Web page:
Five Things You Need to Know After a Car Wreck
by Mandy Hicks
By Kyle Roby, Partner
If you follow ELPO Law on social media (facebook.com/ELPOLaw; @ELPOLaw) or subscribe to our ELPO eNewsletter (click here to subscribe), you are familiar with articles with tips on how to protect your family with car insurance or what happens if you are involved in an accident involving an Uber driver. For most people who are involved in a car wreck, however, it is either their first accident or they have no idea on what happens next. Here are five things that you need to know after being involved in a car wreck:
- Your insurance will pay the first $10,000.00 in medical expenses. Kentucky is known as a no-fault state, which means the first $10,000.00 of medical expenses, lost wages and other damages that fall under the Personal Injury Protection (“PIP”) statute will be paid by your insurance. PIP can be confusing and complicated, but these benefits are explained in a previous blog post: Courts Rule PIP Payments Must Be Made By Insurers. Don’t worry, your insurance company should recover the monies they have paid from the at-fault driver’s insurance company through intra-company arbitration.
- Police reports do not determine fault. Many times, police reports are used by one side to argue that the other party was at-fault. However, most police reports are based on what the parties said and what the officer can observe from the scene. Police reports will list human factors such as inattention or disregarding a traffic control device as contributing factors or contributing causes of a wreck. Unfortunately, police officers have limited information when they draft these reports. I have litigated several cases where the police report listed my client as the cause of the wreck. However, after pulling surveillance videos, downloading Engine Control Modules (ECM), and reconstructing accidents with the assistance of experts such as accident reconstructions, we were able to demonstrate to the officer who drafted the report that the other party was the actual cause of the wreck.
- You have at least two years from the date of the wreck to file a lawsuit. In Kentucky, there is a time limit to file a lawsuit. This time limitation is called statute of limitations. You have two years from the date of the wreck or the date the last PIP payment was made to file a lawsuit from your car wreck, whichever occurs later. For example, if your wreck was August 1, 2020 and the last PIP payment was made on December 31, 2020, you have until December 30, 2022 to file a lawsuit.
- More drivers are uninsured or underinsured than you might think. Kentucky requires all drivers to carry insurance. All too often, I have clients who were hit by someone who didn’t have insurance or their insurance wasn’t enough. Countrywide, about one in eight drivers on the road were uninsured according to a news report from the Insurance Research Council (“IRC”). Moreover, the minimum limits for liability coverage in Kentucky is $25,000.00. If you are wanting to know if you have enough coverage for your family, talk with your insurance agent about what coverage you have and ask them about our prior blog: Car Insurance: Is My Family Really Protected?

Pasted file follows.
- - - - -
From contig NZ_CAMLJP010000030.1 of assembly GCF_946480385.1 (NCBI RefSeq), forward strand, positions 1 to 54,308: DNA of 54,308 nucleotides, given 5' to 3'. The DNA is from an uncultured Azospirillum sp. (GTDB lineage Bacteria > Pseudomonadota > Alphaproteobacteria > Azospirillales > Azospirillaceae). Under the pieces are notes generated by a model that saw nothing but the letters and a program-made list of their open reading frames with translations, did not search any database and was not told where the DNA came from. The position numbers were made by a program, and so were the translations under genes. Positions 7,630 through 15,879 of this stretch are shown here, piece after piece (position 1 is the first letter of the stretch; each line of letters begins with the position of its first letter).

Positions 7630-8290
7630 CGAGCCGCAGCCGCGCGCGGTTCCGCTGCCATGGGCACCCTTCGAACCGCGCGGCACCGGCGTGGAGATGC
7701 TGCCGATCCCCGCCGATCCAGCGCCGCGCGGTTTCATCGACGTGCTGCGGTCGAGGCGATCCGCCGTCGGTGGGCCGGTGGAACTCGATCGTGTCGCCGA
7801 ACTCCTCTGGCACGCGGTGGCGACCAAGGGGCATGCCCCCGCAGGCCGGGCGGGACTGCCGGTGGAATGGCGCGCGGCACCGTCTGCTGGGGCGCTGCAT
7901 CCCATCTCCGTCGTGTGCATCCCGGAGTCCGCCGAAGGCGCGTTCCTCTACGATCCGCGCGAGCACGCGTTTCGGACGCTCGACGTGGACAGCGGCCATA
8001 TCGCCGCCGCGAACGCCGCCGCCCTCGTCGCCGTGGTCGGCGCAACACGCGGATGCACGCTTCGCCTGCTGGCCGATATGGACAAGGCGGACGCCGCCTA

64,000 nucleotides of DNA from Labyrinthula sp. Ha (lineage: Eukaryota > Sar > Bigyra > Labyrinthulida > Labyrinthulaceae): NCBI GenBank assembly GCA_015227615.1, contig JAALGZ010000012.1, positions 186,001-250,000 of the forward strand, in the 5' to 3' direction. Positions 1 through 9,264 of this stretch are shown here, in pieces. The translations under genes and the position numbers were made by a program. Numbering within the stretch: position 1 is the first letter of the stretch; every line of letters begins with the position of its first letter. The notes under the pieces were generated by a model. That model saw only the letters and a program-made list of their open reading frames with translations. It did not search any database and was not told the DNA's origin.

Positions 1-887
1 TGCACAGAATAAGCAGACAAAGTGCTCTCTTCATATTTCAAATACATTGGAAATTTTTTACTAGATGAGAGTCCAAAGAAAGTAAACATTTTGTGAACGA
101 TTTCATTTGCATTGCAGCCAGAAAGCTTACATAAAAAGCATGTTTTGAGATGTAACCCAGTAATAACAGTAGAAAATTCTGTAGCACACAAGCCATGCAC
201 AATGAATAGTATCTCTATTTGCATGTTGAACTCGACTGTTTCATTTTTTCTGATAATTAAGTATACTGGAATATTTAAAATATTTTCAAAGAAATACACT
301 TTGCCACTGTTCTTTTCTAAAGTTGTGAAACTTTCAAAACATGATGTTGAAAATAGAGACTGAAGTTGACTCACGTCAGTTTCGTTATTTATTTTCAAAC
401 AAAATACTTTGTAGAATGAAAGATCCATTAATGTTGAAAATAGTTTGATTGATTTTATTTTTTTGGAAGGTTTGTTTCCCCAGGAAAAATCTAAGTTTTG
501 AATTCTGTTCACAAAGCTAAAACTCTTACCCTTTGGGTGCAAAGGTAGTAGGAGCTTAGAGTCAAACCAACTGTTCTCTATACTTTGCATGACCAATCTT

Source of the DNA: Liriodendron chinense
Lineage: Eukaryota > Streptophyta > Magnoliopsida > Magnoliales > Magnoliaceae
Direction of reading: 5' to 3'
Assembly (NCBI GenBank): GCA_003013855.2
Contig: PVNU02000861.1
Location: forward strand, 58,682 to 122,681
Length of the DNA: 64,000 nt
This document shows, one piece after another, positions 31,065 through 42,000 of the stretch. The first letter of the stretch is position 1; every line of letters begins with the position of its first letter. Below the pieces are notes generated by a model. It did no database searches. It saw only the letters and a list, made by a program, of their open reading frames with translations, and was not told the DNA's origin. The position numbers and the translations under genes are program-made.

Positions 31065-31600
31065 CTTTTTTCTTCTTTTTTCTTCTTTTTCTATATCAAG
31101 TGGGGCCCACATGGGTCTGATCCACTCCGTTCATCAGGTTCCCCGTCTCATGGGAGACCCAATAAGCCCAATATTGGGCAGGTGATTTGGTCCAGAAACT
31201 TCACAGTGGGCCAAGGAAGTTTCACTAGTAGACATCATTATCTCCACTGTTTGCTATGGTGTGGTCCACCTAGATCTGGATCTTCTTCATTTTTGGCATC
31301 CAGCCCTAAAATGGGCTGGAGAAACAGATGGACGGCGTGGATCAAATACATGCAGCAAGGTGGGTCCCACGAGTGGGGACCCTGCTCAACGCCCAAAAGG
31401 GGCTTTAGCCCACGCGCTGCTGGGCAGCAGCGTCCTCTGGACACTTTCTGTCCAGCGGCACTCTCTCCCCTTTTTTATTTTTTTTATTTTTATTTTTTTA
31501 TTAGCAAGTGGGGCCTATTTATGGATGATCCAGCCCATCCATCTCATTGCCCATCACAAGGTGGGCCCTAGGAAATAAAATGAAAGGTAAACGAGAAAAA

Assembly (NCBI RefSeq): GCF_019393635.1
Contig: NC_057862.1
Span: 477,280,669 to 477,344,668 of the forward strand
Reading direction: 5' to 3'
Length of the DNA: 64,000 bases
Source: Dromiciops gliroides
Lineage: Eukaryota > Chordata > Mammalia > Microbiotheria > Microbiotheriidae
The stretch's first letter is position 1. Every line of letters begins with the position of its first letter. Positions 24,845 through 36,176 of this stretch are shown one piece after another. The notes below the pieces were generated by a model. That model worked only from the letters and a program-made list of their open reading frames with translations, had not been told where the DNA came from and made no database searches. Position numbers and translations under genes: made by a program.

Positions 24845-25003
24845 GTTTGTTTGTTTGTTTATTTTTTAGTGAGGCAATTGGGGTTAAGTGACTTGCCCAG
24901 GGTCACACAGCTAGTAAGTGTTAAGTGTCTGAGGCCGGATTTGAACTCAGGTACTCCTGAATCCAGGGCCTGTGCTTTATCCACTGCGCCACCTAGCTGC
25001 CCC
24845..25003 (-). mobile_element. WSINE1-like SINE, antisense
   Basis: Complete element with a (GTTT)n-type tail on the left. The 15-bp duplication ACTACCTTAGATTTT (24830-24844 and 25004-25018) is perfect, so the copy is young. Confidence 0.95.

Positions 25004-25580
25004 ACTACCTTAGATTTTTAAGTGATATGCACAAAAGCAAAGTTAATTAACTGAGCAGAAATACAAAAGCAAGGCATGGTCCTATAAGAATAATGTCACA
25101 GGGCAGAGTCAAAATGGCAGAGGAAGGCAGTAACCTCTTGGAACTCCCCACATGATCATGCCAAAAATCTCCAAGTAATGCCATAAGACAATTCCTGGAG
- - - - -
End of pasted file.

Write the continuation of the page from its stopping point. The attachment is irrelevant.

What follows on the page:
- Collision Coverage is not full coverage. There are two types of coverage for property damage to your car: Collision Coverage and Comprehensive Coverage. Collision Coverage typically covers damage to your vehicle in the event of a “covered accident” involving a collision with another vehicle. However, what if I swerved to miss the vehicle and there was no contact and I wrecked my car in the process? Some insurance companies would not consider this a “covered accident” because there was no contact. Comprehensive coverage provides a safety net for damage to your vehicle that would not be a “covered accident” or other things such as theft, vandalism or other events that are not collision related.
When to call an attorney:
Following an accident, it is important to seek legal advice as soon as possible. If you or another party’s insurance company approaches you and asks you to sign paperwork, you should not do so without consulting with an attorney. You want to be sure that all of your expenses are covered, and an experienced attorney can help ensure that you receive all of the compensation that you deserve. Contact me, attorney Kyle Roby, at (270) 781-6500 or firstname.lastname@example.org if I can help you. I provide a free consultation, and there are no fees unless you win. I am available to travel to you as needed.